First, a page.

Republican vice presidential nominee Rep. Paul Ryan (R-Wis.) appealed to conservatives’ disapproval of President Obama’s healthcare law during a speech Friday in Washington, D.C.
Adressing the annual Values Voter Summit, hosted by the ultra-conservative Family Research Council, Ryan took aim at the law’s contraception mandate, which has riled religious conservatives for months. Ryan accused Obama and congressional Democrats of ignoring the “religious liberty” of Americans in order to ensure widespread access to birth control.
“In the president’s telling, government is a big, benevolent presence – gently guiding our steps at every turn,” Ryan said. “In reality, when government enters the picture, private institutions are so often brushed aside with suspicion or even contempt. This is what happened to the Catholic Church and Catholic Charities this past January, when the new mandates of Obamacare started coming. Never mind your own conscience, they were basically told. From now on, you’re going to do things the government’s way.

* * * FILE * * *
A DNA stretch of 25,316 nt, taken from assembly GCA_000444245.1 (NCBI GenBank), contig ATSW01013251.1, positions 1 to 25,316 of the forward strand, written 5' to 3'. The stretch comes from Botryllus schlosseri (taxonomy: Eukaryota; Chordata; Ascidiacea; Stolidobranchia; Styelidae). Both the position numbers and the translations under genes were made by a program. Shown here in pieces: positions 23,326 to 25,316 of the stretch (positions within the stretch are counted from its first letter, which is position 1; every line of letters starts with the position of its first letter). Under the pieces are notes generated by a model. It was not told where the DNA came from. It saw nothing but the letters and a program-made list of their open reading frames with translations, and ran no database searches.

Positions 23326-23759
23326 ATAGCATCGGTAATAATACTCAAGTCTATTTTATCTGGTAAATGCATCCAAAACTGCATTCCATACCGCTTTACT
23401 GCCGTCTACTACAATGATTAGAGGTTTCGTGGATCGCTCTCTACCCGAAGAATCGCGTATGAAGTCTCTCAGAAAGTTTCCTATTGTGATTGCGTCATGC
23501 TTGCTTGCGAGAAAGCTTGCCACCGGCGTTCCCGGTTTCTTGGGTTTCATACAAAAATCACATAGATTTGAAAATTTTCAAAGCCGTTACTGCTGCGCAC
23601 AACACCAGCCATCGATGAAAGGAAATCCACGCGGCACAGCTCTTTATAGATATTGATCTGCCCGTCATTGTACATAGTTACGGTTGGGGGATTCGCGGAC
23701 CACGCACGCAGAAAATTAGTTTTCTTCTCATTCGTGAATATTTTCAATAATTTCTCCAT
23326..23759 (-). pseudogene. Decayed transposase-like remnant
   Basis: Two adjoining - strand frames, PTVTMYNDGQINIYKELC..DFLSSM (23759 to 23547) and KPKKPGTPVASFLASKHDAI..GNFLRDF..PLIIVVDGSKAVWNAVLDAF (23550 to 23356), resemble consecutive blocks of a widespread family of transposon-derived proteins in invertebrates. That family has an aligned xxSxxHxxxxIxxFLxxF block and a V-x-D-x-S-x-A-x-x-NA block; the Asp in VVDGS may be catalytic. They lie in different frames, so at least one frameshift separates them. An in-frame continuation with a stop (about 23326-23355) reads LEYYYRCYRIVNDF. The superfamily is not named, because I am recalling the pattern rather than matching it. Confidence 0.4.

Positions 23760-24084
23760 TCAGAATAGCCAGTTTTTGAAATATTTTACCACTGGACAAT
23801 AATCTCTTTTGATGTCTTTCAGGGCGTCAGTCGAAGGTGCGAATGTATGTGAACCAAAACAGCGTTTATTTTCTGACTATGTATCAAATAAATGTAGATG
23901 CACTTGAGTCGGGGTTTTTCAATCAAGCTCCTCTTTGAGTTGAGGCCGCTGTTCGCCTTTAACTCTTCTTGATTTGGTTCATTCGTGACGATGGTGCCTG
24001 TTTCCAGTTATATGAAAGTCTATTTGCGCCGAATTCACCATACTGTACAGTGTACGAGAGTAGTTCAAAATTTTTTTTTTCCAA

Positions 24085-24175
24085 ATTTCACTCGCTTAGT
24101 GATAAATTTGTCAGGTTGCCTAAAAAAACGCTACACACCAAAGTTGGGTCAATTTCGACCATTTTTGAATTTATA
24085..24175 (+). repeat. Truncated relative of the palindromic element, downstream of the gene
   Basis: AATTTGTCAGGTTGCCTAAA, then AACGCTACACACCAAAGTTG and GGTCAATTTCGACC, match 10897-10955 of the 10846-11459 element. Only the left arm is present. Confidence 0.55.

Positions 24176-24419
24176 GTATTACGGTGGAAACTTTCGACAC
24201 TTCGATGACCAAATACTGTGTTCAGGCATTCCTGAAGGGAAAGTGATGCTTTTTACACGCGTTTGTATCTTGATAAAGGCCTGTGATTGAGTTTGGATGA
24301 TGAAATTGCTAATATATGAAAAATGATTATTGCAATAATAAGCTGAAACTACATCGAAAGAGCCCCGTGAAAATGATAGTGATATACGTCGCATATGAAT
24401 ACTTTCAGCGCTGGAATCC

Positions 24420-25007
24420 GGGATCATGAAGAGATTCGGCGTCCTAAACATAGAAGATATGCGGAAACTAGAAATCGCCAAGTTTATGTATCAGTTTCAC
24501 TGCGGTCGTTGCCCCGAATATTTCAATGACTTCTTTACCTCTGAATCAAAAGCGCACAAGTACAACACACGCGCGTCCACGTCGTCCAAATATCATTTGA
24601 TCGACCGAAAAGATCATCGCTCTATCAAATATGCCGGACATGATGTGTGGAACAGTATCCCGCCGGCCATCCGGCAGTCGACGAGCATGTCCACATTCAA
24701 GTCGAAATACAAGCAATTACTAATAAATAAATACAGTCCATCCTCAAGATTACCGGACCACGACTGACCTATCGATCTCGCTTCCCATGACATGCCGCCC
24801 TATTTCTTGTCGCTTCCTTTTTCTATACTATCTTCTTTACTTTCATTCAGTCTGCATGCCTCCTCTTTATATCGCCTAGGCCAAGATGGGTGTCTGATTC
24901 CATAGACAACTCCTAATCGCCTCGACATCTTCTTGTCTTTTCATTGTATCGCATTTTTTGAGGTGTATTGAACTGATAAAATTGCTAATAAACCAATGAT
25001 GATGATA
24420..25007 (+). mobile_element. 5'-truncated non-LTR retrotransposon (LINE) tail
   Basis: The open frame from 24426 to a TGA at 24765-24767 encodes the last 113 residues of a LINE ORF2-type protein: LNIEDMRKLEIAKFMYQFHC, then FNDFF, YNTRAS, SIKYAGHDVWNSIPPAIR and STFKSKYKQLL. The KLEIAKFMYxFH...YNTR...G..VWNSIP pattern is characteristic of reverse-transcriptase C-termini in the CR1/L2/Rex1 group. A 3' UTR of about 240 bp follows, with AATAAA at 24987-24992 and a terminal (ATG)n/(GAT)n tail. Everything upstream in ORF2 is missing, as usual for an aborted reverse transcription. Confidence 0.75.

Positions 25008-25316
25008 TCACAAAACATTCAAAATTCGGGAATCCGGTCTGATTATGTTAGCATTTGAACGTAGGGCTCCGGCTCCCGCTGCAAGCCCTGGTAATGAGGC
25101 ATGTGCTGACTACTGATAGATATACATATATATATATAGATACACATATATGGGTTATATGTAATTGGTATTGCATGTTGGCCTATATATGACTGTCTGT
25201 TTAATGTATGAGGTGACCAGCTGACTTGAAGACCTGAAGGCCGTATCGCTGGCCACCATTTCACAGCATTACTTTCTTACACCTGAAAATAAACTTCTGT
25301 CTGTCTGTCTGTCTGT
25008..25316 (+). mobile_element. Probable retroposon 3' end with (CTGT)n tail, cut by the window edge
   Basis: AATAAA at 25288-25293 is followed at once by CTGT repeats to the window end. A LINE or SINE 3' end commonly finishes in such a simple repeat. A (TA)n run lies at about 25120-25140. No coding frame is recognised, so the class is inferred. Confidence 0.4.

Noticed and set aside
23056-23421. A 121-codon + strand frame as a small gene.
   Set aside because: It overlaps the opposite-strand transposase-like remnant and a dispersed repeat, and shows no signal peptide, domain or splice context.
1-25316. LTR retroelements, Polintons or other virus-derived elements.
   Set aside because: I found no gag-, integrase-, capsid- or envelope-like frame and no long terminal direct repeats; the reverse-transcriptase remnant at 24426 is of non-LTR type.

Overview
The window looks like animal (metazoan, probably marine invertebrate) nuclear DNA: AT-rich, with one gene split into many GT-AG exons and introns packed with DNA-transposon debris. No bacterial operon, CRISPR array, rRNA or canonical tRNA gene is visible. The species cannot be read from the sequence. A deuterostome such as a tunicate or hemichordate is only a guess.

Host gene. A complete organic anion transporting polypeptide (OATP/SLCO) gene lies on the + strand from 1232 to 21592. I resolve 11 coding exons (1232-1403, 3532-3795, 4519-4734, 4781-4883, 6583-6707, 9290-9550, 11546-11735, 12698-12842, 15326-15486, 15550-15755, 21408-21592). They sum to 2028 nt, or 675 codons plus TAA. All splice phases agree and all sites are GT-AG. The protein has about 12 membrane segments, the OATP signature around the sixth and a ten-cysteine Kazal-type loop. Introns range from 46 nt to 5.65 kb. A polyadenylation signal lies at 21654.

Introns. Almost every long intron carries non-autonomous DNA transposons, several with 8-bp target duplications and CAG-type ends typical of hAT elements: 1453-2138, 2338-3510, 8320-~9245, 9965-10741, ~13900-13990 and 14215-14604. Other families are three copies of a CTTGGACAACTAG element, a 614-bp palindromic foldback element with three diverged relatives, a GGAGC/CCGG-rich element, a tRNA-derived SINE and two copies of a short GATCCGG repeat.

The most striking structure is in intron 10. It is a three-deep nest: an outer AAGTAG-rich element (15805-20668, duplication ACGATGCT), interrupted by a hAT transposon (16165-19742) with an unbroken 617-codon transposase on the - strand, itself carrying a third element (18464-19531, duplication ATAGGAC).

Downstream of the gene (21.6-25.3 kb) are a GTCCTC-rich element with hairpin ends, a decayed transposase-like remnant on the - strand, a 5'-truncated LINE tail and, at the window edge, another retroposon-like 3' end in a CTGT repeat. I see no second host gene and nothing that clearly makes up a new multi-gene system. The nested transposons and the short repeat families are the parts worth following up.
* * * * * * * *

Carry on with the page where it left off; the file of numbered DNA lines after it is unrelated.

“Ladies and gentlemen, you would be hard pressed to find another group in America that does more to serve the health of women and their babies than the Catholic Church and Catholic Charities. And now, suddenly, we have Obamacare bureaucrats presuming to dictate how they will do it. As Governor Romney has said, this mandate is not a threat and insult to one religious group – it is a threat and insult to every religious group. He and I are honored to stand with you – people of faith and concerned citizens – in defense of religious liberty.”
Ryan later stated that “the Obama-Biden ticket stands for an absolute, unqualified right to abortion.”
The Obama administration has said that religious groups — schools, organizations, etc — will not be forced to provide free contraception within the health plans they offer if they do not wish to do so. Nonetheless, critics have pushed the administration to go further toward making that point clear.
Ryan also tore into Obama’s handling of the Islamic uprisings this week in the Middle East, accusing the president of failing to lead.
“In the days ahead, and in the years ahead, American foreign policy needs moral clarity and firmness of purpose,” he said. “Only by the confident exercise of American influence are evil and violence overcome. That is how we keep problems abroad from becoming crises. That is what keeps the peace. And that is what we will have in a Romney-Ryan administration.”